Responding to significant agency backlogs, a new report recommends class action-type procedures.
The U.S. administrative state is suffering a backlog crisis. Veterans, coal miners, and injured employees often wait years for the government to review their claims. Some regulation researchers have called for increased funding and more administrative law judges to clear the backlog. Yet until agencies see a budgetary windfall, they might be able to borrow from the court system an increasingly used litigation tool: the class action.
A committee of the Administrative Conference of the United States (ACUS), a federal agency dedicated to improving governmental processes, thinks that class actions and other aggregation devices constitute a creative solution to the backlog problem that is worth considering.
Last summer, ACUS commissioned a project examining whether and how class actions and other aggregation techniques might clear administrative backlogs while still ensuring just outcomes. The project’s lead consultants, Michael Sant’Ambrogio, a professor at Michigan State University College of Law, and Adam Zimmerman, a professor at Loyola Law School, recently released a final report identifying when aggregation might be appropriate and what challenges it presents.
The most well-known aggregation tool is the class action. A class action is a lawsuit where one or more individuals litigate as representatives of a larger class of people. If the class wins, those who did not directly participate in the lawsuit still can be bound to the decision. Courts can also “informally aggregate” related cases by consolidating them under one judge’s jurisdiction. All forms of aggregation are supposed to save resources by streamlining the fact-gathering process and setting the parameters of liability.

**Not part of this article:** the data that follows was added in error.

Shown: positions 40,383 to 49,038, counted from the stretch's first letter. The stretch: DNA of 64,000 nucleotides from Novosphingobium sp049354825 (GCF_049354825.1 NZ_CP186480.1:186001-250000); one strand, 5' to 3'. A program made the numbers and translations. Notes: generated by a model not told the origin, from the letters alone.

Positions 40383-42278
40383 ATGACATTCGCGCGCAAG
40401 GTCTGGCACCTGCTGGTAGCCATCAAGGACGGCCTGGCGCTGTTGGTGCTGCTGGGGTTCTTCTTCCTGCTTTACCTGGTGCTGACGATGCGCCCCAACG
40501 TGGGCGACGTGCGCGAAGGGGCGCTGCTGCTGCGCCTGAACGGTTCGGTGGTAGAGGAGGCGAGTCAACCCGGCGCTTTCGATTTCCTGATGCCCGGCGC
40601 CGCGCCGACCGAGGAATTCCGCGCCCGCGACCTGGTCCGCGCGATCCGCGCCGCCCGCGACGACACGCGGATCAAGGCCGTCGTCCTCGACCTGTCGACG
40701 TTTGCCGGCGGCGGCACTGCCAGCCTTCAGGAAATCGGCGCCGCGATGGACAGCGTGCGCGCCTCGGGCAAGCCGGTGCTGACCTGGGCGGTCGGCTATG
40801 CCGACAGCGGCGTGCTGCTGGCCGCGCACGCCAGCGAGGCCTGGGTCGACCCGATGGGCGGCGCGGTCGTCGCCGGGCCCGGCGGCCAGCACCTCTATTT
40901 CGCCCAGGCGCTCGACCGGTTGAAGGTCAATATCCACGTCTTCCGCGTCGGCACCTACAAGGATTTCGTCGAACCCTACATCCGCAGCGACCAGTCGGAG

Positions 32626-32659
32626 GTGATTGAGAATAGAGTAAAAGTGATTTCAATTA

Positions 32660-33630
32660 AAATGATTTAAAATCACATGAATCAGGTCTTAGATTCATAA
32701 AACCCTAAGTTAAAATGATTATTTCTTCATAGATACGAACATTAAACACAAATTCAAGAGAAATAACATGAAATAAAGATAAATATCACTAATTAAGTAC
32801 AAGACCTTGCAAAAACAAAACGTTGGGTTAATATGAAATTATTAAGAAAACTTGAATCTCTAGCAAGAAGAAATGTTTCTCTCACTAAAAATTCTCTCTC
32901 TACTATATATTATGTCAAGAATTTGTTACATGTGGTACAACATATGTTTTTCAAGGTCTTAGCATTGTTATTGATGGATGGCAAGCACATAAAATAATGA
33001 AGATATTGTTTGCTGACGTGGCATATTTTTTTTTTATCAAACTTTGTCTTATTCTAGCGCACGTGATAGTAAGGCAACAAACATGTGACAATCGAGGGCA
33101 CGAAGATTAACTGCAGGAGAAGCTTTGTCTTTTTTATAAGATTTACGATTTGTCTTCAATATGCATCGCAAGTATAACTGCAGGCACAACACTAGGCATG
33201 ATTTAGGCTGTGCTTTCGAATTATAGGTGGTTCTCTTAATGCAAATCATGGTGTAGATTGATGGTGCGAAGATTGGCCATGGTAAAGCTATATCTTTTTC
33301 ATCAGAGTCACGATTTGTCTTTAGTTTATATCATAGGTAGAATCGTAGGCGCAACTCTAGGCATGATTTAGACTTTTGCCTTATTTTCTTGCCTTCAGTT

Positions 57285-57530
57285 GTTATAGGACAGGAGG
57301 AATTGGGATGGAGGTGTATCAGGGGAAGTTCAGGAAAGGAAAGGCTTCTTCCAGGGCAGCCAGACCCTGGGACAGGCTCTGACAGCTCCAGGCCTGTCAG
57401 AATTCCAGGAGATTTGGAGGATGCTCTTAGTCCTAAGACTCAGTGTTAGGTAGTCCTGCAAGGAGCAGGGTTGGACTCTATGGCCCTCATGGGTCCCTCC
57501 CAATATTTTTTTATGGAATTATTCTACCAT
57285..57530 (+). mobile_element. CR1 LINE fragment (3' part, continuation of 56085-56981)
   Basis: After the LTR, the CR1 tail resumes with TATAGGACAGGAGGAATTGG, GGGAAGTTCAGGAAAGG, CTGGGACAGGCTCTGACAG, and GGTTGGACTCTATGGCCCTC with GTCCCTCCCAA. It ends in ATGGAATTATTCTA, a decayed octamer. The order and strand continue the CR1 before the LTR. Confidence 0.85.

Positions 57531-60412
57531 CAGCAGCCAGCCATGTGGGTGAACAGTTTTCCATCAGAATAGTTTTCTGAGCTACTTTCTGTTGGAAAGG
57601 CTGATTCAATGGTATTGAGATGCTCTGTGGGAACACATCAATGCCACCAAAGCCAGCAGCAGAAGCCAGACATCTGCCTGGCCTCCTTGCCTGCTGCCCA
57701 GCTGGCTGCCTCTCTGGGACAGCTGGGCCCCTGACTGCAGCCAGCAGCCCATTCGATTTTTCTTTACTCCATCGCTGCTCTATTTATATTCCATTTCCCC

Civil litigation in the courts follows fairly formal procedures. For example, class actions are governed by Rule 23 of the Federal Rules of Civil Procedure. All classes must meet a series of rigorous requirements before the case can move forward.
Other forms of aggregation are also subject to federal statute and multidistrict judicial panels. While lawyers may seek out jurisdictions with the most favorable local rules, federal rules still dictate when consolidation may be appropriate.